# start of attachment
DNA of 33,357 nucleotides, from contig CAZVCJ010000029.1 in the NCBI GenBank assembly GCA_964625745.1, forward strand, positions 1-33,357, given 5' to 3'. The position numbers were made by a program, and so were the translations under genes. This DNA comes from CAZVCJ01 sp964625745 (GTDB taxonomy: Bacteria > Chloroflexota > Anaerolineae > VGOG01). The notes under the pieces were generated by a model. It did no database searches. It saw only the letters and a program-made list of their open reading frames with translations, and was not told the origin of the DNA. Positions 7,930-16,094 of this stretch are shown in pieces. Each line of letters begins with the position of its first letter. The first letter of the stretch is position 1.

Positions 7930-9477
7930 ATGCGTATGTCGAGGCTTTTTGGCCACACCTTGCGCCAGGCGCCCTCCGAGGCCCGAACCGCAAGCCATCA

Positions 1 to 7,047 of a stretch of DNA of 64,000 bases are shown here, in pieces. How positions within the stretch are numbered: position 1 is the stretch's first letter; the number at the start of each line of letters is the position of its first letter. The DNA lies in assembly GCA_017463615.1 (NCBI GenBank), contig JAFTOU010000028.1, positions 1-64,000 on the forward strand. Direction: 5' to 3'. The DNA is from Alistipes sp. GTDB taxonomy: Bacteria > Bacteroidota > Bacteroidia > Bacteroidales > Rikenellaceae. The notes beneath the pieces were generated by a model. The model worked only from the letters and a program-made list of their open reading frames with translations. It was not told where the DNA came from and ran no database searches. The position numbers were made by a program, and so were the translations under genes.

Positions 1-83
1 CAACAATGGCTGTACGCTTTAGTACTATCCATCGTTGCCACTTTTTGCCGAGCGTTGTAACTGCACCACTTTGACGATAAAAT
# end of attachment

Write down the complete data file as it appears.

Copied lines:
DNA of 33,357 nucleotides, from contig CAZVCJ010000029.1 in the NCBI GenBank assembly GCA_964625745.1, forward strand, positions 1-33,357, given 5' to 3'. The position numbers were made by a program, and so were the translations under genes. This DNA comes from CAZVCJ01 sp964625745 (GTDB taxonomy: Bacteria > Chloroflexota > Anaerolineae > VGOG01). The notes under the pieces were generated by a model. It did no database searches. It saw only the letters and a program-made list of their open reading frames with translations, and was not told the origin of the DNA. Positions 7,930-16,094 of this stretch are shown in pieces. Each line of letters begins with the position of its first letter. The first letter of the stretch is position 1.

Positions 7930-9477
7930 ATGCGTATGTCGAGGCTTTTTGGCCACACCTTGCGCCAGGCGCCCTCCGAGGCCCGAACCGCAAGCCATCA

Positions 1 to 7,047 of a stretch of DNA of 64,000 bases are shown here, in pieces. How positions within the stretch are numbered: position 1 is the stretch's first letter; the number at the start of each line of letters is the position of its first letter. The DNA lies in assembly GCA_017463615.1 (NCBI GenBank), contig JAFTOU010000028.1, positions 1-64,000 on the forward strand. Direction: 5' to 3'. The DNA is from Alistipes sp. GTDB taxonomy: Bacteria > Bacteroidota > Bacteroidia > Bacteroidales > Rikenellaceae. The notes beneath the pieces were generated by a model. The model worked only from the letters and a program-made list of their open reading frames with translations. It was not told where the DNA came from and ran no database searches. The position numbers were made by a program, and so were the translations under genes.

Positions 1-83
1 CAACAATGGCTGTACGCTTTAGTACTATCCATCGTTGCCACTTTTTGCCGAGCGTTGTAACTGCACCACTTTGACGATAAAAT